An empirical investigation into the relationship between the Myers-Briggs model of Jungian psychosocial type and multi-line insurance agent sales performance: Implications for agent selection

Richard Mead Lewis Jr., Louisiana Tech University


A review of previous literature on the relationship between personality and sales performance has produced inconsistent results. This study represented the first known empirical investigation into the relationship of Jungian psychological type and multi-line insurance agent sales performance. Jungian psychological type theory was operationalized using the Myers-Briggs Type Indicator (MBTI)-Form F. The primary purpose of the study was to develop a more effective multi-line insurance agent selection profile using Jungian psychological type theory. Agents' demographic and geographic characteristics were also studied.

The sample included 280 multi-line insurance agents. Sample respondents represented a multi-line insurance company located in the Southwestern region of the United States.

The study data were analyzed using descriptive statistics, correlation, chi-square, simple and stepwise multiple regression, and MANOVA. A total of 14 research hypotheses were posited to demonstrate a significant relationship between Jungian psychological type, including personal and demographic variables, and agents' sales performance.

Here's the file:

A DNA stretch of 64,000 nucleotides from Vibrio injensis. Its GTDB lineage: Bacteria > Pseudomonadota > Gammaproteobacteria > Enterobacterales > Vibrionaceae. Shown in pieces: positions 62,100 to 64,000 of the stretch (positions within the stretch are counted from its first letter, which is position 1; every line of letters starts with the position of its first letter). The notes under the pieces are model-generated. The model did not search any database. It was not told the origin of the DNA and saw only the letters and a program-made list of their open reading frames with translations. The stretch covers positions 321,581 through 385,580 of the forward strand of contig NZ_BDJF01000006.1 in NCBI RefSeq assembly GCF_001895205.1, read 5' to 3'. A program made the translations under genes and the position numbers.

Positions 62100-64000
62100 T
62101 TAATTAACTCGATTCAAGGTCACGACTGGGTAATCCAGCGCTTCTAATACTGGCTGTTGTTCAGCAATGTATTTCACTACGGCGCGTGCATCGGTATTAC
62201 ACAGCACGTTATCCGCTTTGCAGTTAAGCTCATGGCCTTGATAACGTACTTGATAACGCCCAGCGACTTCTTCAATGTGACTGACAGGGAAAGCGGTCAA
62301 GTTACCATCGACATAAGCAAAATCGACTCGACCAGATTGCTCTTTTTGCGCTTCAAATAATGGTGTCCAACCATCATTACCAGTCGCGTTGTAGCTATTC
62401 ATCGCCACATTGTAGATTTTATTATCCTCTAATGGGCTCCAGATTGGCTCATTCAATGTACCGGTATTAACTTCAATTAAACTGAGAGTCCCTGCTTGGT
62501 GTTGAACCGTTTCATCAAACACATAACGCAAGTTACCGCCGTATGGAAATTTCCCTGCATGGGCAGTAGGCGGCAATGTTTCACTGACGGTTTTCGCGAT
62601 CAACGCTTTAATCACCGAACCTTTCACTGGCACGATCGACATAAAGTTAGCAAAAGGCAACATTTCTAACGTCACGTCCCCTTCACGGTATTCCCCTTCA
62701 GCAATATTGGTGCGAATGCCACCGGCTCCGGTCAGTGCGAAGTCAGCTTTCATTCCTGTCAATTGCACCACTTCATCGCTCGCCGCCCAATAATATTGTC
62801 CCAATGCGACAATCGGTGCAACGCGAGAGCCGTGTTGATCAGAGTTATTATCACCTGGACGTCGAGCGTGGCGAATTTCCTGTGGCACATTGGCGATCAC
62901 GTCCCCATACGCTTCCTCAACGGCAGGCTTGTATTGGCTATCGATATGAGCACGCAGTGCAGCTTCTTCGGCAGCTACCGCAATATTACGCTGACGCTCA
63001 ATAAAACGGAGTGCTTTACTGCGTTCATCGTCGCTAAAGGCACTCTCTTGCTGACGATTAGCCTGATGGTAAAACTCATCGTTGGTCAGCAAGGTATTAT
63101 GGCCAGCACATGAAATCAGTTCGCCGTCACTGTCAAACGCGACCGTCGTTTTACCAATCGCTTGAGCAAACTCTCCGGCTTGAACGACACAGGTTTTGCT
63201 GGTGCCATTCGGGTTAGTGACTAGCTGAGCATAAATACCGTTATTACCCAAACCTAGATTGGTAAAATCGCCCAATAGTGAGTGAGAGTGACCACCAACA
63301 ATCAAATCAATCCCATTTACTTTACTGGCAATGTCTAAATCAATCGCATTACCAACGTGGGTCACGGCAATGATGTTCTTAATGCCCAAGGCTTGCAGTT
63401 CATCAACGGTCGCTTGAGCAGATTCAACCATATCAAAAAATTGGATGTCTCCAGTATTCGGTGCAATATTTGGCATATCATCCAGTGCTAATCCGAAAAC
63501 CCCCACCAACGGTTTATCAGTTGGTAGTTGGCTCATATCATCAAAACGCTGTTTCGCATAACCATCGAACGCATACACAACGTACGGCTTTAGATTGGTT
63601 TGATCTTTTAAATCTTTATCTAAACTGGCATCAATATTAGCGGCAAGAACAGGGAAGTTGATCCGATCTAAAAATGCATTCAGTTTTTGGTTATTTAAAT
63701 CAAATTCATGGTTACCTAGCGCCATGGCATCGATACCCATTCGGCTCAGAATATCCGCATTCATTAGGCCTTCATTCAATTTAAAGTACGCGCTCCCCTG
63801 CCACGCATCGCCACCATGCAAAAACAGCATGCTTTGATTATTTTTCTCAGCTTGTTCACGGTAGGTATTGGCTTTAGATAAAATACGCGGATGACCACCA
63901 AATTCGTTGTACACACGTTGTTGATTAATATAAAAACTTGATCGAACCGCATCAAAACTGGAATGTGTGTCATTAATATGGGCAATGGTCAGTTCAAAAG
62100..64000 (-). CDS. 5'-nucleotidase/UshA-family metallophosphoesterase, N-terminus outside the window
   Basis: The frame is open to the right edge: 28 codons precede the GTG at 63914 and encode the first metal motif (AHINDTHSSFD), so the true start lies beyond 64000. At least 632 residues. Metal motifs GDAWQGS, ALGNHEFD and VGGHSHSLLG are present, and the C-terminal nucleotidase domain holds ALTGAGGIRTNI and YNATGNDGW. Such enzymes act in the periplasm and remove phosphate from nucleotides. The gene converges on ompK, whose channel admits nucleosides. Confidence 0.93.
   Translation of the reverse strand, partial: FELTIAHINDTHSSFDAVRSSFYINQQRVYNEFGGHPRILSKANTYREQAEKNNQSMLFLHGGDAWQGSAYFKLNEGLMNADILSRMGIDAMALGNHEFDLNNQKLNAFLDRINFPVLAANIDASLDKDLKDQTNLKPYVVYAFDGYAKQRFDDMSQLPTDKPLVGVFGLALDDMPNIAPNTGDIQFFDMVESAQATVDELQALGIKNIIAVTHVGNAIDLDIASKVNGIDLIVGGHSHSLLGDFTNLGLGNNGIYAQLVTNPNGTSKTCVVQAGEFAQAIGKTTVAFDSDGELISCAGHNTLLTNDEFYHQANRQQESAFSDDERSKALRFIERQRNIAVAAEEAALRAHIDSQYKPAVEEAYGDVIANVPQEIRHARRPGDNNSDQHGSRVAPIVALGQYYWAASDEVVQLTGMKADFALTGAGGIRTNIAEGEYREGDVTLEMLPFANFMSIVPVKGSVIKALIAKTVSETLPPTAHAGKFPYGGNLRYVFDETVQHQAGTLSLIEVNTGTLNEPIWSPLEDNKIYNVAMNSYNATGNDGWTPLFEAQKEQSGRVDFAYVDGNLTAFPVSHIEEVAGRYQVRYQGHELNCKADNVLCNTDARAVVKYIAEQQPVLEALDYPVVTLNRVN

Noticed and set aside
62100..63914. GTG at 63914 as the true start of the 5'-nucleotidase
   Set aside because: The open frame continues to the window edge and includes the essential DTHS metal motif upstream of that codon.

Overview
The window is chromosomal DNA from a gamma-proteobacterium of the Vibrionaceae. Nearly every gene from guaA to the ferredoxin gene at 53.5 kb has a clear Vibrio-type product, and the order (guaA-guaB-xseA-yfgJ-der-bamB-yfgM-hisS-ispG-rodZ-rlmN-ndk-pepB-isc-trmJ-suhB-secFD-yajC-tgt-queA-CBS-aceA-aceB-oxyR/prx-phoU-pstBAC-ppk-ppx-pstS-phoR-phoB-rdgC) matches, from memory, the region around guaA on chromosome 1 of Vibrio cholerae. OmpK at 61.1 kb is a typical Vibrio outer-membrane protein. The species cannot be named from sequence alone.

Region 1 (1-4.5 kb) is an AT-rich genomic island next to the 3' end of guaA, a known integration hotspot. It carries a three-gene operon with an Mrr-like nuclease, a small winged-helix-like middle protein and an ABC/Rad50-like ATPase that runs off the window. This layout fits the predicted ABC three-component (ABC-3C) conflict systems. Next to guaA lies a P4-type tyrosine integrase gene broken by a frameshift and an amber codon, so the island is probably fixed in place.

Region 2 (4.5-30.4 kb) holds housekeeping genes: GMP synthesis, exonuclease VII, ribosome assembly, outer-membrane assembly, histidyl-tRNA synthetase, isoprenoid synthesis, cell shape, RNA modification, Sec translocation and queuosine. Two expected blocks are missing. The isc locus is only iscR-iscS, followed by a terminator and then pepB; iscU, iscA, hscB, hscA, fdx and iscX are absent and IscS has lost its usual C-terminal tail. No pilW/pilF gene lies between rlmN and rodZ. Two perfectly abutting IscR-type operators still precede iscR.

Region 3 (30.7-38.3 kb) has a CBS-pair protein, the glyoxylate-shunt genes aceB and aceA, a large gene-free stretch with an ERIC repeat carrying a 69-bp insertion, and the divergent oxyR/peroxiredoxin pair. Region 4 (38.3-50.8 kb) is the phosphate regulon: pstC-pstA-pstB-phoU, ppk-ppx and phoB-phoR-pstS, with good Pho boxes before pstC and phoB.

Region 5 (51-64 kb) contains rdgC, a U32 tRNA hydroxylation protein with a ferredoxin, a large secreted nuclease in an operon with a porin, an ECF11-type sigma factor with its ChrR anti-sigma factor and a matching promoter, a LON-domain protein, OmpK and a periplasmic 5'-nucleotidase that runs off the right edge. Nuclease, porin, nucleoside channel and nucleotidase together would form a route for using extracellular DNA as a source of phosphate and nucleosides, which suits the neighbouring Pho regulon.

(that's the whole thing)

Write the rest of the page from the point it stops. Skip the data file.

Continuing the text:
The results indicated the most frequent of the 16 psychological types was ESTJ (25 percent of the sample). The number of agents characterized by the ESTJ psychological type was four times greater than the number expected by chance alone. Insurance agents characterized by the ESTP psychological type had a significant relationship to sales performance at p $<$.01 confidence level. The insurance agent profile significantly related to sales performance was characterized by agents with ESTP psychological type serving smaller populations in suburban areas and indicating high levels of job satisfaction. The preceding variables, although significant, did not demonstrate a strong linear relationship with agent sales performance. The results indicated a significant over representation of "ES$\sb-$J" (45 percent) and under representation of "INT$\sb-$" (1 percent), "INF$\sb-$" (2 percent) and "IN$\sb-$P" (2 percent) Jungian psychological type preferences. Conclusions and directions for future research are presented.